Donald Trump’s lawyers are open, perhaps eager, to have the president sit down for an interview regarding the Russia investigation with special counsel Robert Mueller, according to a report.
A meeting with Mueller could dispel the allegations quicker and give the president another card to play when pushing for the probe to end. It could also go terribly wrong should Trump say something incriminating.
A representative for the White House told Politico that the president has no intention of obstructing the Russia investigation.
“Whatever happens with regard to whether or not, or how, the special counsel might want to interview the president, there’s no reason to expect that would be combative,” the senior White House official explained.
Darren Samuelsohn, a senior White House reporter with Politico, wrote: “All the key decisions on Trump’s potential interaction with Mueller will come from the president himself and his personal lawyer, John Dowd, who initially declined to comment for this story. In an email after this article published, Dowd said: ‘Totally false!!!!!!!!!!!!!!!!’”
Trump would be the first president since Bill Clinton to answer questions under oath in front of a federal prosecutor. Clinton testified for four hours in 1998 during independent counsel Kenneth Starr’s investigation into Clinton’s affair with White House intern Monica Lewinsky.
Carter Page, a former foreign policy adviser to Donald Trump's presidential campaign, told the Senate Intelligence Committee on Tuesday he would not cooperate with any request to appear before the panel in its investigation of possible Russian interference in the 2016 election, Politico reported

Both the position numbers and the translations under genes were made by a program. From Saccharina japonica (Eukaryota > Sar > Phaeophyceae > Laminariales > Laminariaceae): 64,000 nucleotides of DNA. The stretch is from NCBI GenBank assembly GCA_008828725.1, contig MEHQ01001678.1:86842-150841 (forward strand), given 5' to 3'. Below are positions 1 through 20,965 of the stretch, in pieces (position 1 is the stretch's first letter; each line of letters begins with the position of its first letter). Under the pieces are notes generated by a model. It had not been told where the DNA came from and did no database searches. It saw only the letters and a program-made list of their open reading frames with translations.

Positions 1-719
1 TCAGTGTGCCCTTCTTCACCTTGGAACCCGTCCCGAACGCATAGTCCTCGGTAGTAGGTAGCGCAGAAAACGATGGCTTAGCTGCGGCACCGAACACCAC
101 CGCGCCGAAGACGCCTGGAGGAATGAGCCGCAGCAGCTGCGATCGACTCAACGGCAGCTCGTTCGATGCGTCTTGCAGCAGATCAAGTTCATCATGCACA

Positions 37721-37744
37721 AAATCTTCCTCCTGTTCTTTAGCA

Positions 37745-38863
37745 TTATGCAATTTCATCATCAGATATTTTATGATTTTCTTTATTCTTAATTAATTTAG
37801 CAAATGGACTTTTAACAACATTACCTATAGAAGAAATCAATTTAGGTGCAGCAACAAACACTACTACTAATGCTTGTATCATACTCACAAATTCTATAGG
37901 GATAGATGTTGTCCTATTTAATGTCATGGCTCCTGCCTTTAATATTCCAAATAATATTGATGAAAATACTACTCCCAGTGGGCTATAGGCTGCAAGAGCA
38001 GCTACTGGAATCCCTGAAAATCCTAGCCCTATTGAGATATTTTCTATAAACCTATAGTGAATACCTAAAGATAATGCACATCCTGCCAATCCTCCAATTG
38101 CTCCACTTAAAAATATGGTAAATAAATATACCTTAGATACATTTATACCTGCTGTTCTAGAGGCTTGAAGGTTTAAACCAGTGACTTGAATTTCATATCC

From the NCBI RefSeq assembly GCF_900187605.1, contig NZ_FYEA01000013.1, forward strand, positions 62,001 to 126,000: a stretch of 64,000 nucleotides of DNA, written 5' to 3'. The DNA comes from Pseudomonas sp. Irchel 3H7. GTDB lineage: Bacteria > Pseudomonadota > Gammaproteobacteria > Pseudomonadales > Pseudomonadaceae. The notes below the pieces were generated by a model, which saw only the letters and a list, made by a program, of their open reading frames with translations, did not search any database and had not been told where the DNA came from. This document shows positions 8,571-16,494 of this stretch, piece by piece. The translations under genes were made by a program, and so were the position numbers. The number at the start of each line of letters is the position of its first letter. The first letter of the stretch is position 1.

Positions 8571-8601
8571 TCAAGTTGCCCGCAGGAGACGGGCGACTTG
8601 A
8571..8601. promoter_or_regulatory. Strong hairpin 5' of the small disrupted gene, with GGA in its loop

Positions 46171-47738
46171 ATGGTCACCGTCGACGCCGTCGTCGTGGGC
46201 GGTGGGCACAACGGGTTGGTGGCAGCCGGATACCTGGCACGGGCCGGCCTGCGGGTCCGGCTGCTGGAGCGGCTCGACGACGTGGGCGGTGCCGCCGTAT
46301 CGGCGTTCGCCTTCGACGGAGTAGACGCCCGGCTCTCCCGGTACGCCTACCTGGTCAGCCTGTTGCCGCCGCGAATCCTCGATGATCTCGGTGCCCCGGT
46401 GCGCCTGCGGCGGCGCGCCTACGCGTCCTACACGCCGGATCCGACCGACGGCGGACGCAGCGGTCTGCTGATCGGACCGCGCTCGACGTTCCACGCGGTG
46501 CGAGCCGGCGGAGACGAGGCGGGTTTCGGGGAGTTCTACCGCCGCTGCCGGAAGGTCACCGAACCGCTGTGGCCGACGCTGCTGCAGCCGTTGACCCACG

Citing a source familiar with the matter, Politico said Page also informed the committee that if he was called to testify he would decline to answer questions based on his Fifth Amendment right against self-incrimination.
Page came under scrutiny following media reports he met with associates of Russian President Vladimir Putin last year.
Rachel Cohen, a spokeswoman for the committee, declined to comment on the Politico report. Page did not respond to a Reuter's request for comment.
Last week, the committee's chairman, Republican Senator Richard Burr, told reporters the panel had conducted more than 100 interviews in its nine-month-old Russia investigation and planned 25 additional interviews this month.
Those who have already come before committee members or investigators include the president's son-in-law and adviser Jared Kushner and former Trump campaign manager Paul Manafort.
Russian officials have denied meddling in the U.S. election, and Trump denies any collusion by his campaign or his associates.
Reuters contributed to this report.